Downloading An Image Using Requests Module

So let’s download the following image of a forest on Pixabay using the Requests module we learned about. Here is the actual image:

This is the code that you will need to download the image:

import requests
req = requests.get(‘path/to/forest.jpg’, stream=True)
req.raise_for_status()
with open(‘forest.jpg’, ‘wb’) as fd:
for chunk in req.iter_content(chunk_size=10000):
print(‘Received a Chunk’)
fd.write(chunk)

Note that the ‘path/to/forest.jpg’ is the actual image URL. You can put the URL of any other image here to download something else as well. This is just an example showed here and the given image file is about 547kb in size and you have set chunk_size to 10,000 bytes.

Requests also allow you to pass parameters in a URL. This is particularly helpful when you are searching for a webpage for some results like a tutorial or a specific image. You can provide these query strings as a dictionary of strings using the params keyword in the GET request. Check out this easy example:

import requests

query = {‘q’: ‘Forest’, ‘order’: ‘popular’, ‘min_width’: ‘800’, ‘min_height’: ‘600’}
req = requests.get(‘https://pixabay.com/en/photos/’, params=query)

req.url
# returns ‘https://pixabay.com/en/photos/?order=popular&min_height=600&q=Forest&min_width=800’

Making a POST Request

Making a POST request is just as easy as making GET requests. You just use the post() function instead of get().

This can be useful when you are automatically submitting forms. For example, the following code will download the whole Wikipedia page on Python and save it on your PC.

import requests
req = requests.post(‘https://en.wikipedia.org/w/index.php’, data = {‘search’:’Python’})
req.raise_for_status()
with open(‘Python.html’, ‘wb’) as fd:
for chunk in req.iter_content(chunk_size=10000):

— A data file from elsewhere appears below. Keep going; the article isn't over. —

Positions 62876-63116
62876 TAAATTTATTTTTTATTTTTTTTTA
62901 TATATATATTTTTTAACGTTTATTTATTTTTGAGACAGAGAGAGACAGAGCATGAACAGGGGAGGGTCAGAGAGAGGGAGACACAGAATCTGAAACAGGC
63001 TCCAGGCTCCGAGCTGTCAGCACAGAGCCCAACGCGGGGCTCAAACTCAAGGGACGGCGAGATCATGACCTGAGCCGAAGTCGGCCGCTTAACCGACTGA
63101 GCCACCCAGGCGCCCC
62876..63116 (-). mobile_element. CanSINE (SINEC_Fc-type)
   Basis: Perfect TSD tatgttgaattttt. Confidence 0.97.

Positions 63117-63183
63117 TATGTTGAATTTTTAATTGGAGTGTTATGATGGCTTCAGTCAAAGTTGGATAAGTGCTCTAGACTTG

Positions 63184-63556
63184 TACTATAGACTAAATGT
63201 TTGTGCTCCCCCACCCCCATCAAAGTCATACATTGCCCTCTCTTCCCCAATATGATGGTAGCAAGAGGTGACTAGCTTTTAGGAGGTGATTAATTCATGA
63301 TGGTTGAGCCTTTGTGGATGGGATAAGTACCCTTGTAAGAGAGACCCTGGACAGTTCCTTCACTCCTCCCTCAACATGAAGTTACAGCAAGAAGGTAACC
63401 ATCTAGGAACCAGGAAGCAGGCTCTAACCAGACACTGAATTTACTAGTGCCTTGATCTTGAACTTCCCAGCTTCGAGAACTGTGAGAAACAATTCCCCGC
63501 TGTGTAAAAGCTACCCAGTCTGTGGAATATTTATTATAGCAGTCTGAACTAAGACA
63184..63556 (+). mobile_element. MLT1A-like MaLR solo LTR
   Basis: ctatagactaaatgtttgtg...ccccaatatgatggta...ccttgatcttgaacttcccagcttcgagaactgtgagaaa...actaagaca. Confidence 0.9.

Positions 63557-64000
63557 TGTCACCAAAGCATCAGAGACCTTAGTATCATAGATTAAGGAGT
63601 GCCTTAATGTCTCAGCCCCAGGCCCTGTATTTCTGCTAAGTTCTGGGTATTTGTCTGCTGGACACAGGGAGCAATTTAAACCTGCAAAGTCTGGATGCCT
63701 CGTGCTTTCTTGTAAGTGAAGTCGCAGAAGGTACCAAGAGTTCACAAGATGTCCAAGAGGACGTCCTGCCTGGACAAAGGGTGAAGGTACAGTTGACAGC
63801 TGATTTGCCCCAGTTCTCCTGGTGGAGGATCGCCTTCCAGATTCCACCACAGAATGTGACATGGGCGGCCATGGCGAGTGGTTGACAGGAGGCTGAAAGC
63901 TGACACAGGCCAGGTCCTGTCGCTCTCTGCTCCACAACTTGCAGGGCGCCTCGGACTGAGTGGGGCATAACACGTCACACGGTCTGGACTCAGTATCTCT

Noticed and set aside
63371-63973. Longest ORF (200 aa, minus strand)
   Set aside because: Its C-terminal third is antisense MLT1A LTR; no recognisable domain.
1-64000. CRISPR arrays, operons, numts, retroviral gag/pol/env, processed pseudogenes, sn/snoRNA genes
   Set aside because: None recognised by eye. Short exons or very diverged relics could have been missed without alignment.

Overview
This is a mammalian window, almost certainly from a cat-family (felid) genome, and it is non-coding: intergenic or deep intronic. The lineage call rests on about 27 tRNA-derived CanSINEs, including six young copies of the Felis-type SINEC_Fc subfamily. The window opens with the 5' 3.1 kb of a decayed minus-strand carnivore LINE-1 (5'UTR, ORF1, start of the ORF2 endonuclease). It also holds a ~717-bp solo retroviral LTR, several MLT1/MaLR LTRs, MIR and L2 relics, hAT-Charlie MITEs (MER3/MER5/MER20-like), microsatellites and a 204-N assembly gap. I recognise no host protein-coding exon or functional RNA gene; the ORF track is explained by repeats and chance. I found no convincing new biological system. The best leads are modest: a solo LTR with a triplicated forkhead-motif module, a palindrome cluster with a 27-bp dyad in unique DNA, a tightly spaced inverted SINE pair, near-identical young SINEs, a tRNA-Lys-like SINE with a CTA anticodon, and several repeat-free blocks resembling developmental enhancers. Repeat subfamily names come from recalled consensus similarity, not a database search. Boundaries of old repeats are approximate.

fd.write(chunk)

Sending Cookies and Headers

As previously mentioned, you can access the cookies and headers that the server sends back to you using req.cookies and req.headers. Requests also allow you to send your own custom cookies and headers with a request. This can be helpful when you want to, let’s say, set a custom user agent for your request.

To add HTTP headers to a request, you can simply pass them in a dict to the headers parameter. Similarly, you can also send your own cookies to a server using a dict passed to the cookies parameter.

import requests

url = ‘http://some-domain.com/set/cookies/headers’

headers = {‘user-agent’: ‘your-own-user-agent/0.0.1’}
cookies = {‘location’: ‘noida’}

req = requests.get(url, headers=headers, cookies=cookies)

Next up on this “Requests Tutorial” blog, let us look at session objects!

The Session Object

Until now, you’ve been dealing with high level requests APIs such as get() and post(). These functions are abstractions of what’s going on when you make your requests. They hide implementation details such as how connections are managed so that you don’t have to worry about them.

Underneath those abstractions is a class called Session. If you need to fine-tune your control over how requests are being made or improve the performance of your requests, you may need to use a Session instance directly.

The Session object uses urllib3’s connection pooling. This means that the underlying TCP connection will be reused for all the requests made to the same host.

This can significantly boost the performance. You can also use methods of the Requests object with the Session object.

Sessions are used to persist parameters across requests. For example, if you want to use the same authentication across multiple requests, you could use a session:

import requests
from getpass import getpass

# By using a context manager, you can ensure the resources used by
# the session will be released after use
with requests.Session() as session:
session.auth = (‘username’, getpass())

# Instead of requests.get(), you’ll use session.get()
response = session.get(‘https://api.github.com/user’)

# You can inspect the response just like you did before
print(response.headers)
print(response.json())

Each time you make a request with session, once it has been initialized with authentication credentials, the credentials will be persisted.

The primary performance optimization of sessions comes in the form of persistent connections. When your app makes a connection to a server using a Session, it keeps that connection around in a connection pool. When your app wants to connect to the same server again, it will reuse a connection from the pool rather than establishing a new one.

Conclusion
The concepts discussed in this tutorial should help you make basic requests to a server by passing specific headers, cookies, or query strings.

This will be very handy when you are trying to scrape some webpages for information. Now, you should also be able to automatically download music files and wallpapers from different websites once you have figured out a pattern in the URLs.